Is Your Big Ego Stopping You From Finding A Healthy Relationship?

“Wow! That guy’s got an ego the size of Texas! Who does he think he is?”

Ever heard someone described that way? Sure you have. But throwing shade at someone by accusing them of having a big “ego” (not to be confused with egotism) isn’t really an accurate sentiment. In truth, someone who has a well-developed ego is more likely to be thoughtful and reasonable — not, as we’ve come to believe, a self-important asshat.

Sigmund Freud introduced the concept of the ego — one of three separate but interacting systems that drive human behaviors. The other two are the id and the superego. Briefly, here’s how it all works:

Id: Your id is all impulse. It demands immediate gratification of your needs. According to Freud, all infants are born with an id which ensures our basic needs of food and comfort are met.

The id says: I want this candy bar and I will steal to have it.

Superego: Your superego is the “right or wrong” component of your personality. It’s in place to control the id’s impulses. The superego is often equated with your conscience.

The superego says: It is completely wrong to steal this candy bar.

Ego: Your ego is the decision-making part of your personality. Although it seeks pleasure, it does so with realistic strategies. It’s the part of you that drives conscious decision making.

The ego says: I’m tempted to steal this candy bar but that would be wrong. Instead, I will find a lawful way to get it.

So, how does all this fit in when it comes to selecting a mate?

Many clients come to therapy with this burning question: “Why do I keep choosing the wrong kind of partner?”

If you’re also stumped by this frustrating conundrum, there may be a simple(ish) reason for it: You may be picking these partners from a part of your personality that isn’t designed to make the best relationship choices. 

Here’s how it works:

Let’s take the prototype of the “bad boy.” Many folks are attracted to this type. He’s irreverent and incorrigible. He may also live his life slightly outside of the law. In essence, he’s exciting.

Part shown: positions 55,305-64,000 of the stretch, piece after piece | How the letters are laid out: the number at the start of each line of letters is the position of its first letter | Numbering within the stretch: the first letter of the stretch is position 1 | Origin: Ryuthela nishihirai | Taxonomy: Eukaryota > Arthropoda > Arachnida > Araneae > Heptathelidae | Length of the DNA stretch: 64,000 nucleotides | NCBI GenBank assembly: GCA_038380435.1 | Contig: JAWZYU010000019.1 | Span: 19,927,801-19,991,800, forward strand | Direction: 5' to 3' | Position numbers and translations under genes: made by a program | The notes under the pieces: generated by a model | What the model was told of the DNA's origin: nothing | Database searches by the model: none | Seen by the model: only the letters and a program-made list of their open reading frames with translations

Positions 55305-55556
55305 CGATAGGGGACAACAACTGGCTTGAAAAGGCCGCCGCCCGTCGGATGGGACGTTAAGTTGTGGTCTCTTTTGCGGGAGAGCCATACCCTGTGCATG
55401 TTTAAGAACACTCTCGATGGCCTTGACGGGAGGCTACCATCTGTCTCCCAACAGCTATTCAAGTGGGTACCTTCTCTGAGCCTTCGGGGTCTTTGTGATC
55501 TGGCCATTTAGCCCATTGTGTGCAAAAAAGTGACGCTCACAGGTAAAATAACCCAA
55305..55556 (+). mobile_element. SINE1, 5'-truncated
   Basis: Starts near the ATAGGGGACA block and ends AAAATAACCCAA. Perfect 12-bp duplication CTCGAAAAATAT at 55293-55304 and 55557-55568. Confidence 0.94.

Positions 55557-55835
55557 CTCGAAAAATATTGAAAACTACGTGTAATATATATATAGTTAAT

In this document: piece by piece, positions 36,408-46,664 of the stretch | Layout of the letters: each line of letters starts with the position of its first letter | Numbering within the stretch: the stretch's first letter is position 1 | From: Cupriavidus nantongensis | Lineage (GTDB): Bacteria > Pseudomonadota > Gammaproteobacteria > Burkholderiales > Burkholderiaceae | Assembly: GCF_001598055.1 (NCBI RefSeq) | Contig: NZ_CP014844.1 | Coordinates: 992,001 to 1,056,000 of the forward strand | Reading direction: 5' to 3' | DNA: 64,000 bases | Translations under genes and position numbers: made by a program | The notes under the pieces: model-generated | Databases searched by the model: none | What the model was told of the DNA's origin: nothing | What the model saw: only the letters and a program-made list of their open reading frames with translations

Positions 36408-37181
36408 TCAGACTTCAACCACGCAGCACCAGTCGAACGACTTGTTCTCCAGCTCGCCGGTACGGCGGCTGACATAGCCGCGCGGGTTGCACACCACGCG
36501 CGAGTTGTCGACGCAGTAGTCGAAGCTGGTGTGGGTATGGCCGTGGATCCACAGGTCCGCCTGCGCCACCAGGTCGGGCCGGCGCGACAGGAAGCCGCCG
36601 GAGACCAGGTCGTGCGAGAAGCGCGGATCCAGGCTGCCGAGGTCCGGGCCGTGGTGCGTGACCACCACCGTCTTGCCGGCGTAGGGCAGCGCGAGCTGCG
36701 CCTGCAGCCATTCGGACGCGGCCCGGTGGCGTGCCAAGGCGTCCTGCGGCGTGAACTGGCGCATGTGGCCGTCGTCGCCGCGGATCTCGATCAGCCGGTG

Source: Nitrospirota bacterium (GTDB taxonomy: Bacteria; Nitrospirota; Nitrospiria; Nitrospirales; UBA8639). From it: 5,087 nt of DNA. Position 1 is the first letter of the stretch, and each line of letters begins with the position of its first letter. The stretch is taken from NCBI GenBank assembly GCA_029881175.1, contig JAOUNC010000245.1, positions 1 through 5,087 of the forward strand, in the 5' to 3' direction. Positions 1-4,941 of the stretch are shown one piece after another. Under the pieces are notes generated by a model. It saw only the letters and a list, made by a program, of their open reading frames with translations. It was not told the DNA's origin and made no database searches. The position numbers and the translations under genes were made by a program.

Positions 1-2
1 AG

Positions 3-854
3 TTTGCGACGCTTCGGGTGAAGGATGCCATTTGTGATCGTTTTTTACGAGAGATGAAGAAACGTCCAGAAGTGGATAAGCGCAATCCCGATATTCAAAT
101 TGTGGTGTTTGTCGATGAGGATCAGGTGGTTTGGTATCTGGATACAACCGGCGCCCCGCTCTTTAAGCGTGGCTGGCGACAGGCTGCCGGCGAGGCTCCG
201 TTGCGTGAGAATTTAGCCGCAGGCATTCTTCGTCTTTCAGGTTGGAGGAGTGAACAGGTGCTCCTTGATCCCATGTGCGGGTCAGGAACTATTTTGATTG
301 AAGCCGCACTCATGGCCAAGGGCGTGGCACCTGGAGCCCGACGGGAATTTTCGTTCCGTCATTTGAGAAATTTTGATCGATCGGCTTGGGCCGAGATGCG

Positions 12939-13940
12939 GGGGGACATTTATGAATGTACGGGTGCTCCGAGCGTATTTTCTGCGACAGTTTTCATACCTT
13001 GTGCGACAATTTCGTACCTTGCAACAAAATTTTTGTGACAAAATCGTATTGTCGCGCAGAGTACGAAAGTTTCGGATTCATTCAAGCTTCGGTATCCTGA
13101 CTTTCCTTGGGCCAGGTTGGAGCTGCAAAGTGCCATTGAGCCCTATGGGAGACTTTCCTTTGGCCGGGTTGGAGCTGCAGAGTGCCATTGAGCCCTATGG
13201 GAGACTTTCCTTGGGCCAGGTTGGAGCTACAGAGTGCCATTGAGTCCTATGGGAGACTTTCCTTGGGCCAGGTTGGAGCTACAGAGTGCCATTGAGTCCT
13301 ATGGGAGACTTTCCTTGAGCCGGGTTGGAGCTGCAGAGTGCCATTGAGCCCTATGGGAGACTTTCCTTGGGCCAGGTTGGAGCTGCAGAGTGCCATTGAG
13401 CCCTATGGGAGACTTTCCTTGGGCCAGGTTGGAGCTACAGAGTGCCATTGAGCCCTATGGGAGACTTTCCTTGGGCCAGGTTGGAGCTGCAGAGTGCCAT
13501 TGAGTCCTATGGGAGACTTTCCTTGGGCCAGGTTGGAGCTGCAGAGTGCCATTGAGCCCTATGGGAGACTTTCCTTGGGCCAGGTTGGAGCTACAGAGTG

Bad boys light up our ids like Roman candles on the 4th of July. Our association with a bad boy may even allow us to flex our id muscle more freely than we normally would — even if it’s only vicariously. The bad boy says, “Life with me will be thrilling, wild, and unpredictable!” And, oh boy, does our id love the sound of that.

Unfortunately, the bad boy likely has an overdeveloped id (or underdeveloped ego) from which he makes his decisions. And, in the long (or short) run — you’re going to discover his impulsiveness and irresponsibility do not a solid, long-term relationship make.

So, if every partner you choose lives life driven by his id — and/or who activates yours — you’re going to be in for some repetitive relationship disappointments.

So, instead, why not choose a partner from your superego? After all, it clearly knows good from bad. At first blush, that might seem like a reasonable move. But our superego operates from an ideal of perfection — not one of true intimacy. You’ve heard the term, “He (or she) looks good on paper. The superego recognizes there are enough good qualities about this person to consider him/her as a potential partner. It confirms your standards are being met — especially during the falling in love stage.

There are a couple of red flags to watch out for here. The first is whether or not someone who “looks good on paper” is actually that terrific. Lots of folks hide behind good jobs, great educations, and social dexterity to belie the dysfunction within. And, hopefully, you’ll figure that out pretty darn quick. Second, if you’re simply checking the boxes — making your choice based on a person’s resume — how long do you think that relationship will be satisfying for you? A couple of years? Tops?

That’s why choosing a partner from our ego — the moderator of both our id and superego — is the healthiest approach. The best relationships will always be those with a functional balance of spark and practicality. A passionate friendship, if you will. When it comes to relationships, our ego will always steer us in the right direction. Why? Because it carefully takes into account the messages from both our id and superego.

The id says: I must be with this person no matter what.

The superego says: This relationship is a disaster waiting to happen.

The ego says: All this excitement feels good. But I need to carefully consider the pitfalls — and  if a relationship with this person would really be optimal for me.

I realize the title of this article is misleading. It’s not your ego that’s getting in the way of finding a healthy relationship, more likely it’s your id or superego. Because the bigger your ego, the better your chances of finding a long-lasting and fulfilling relationship.

Next time you’re choosing to partner with someone, stop and ask yourself where in your personality this decision is coming from. If it’s not from your trustworthy and well-developed ego, it may be wise to take a huge step back.

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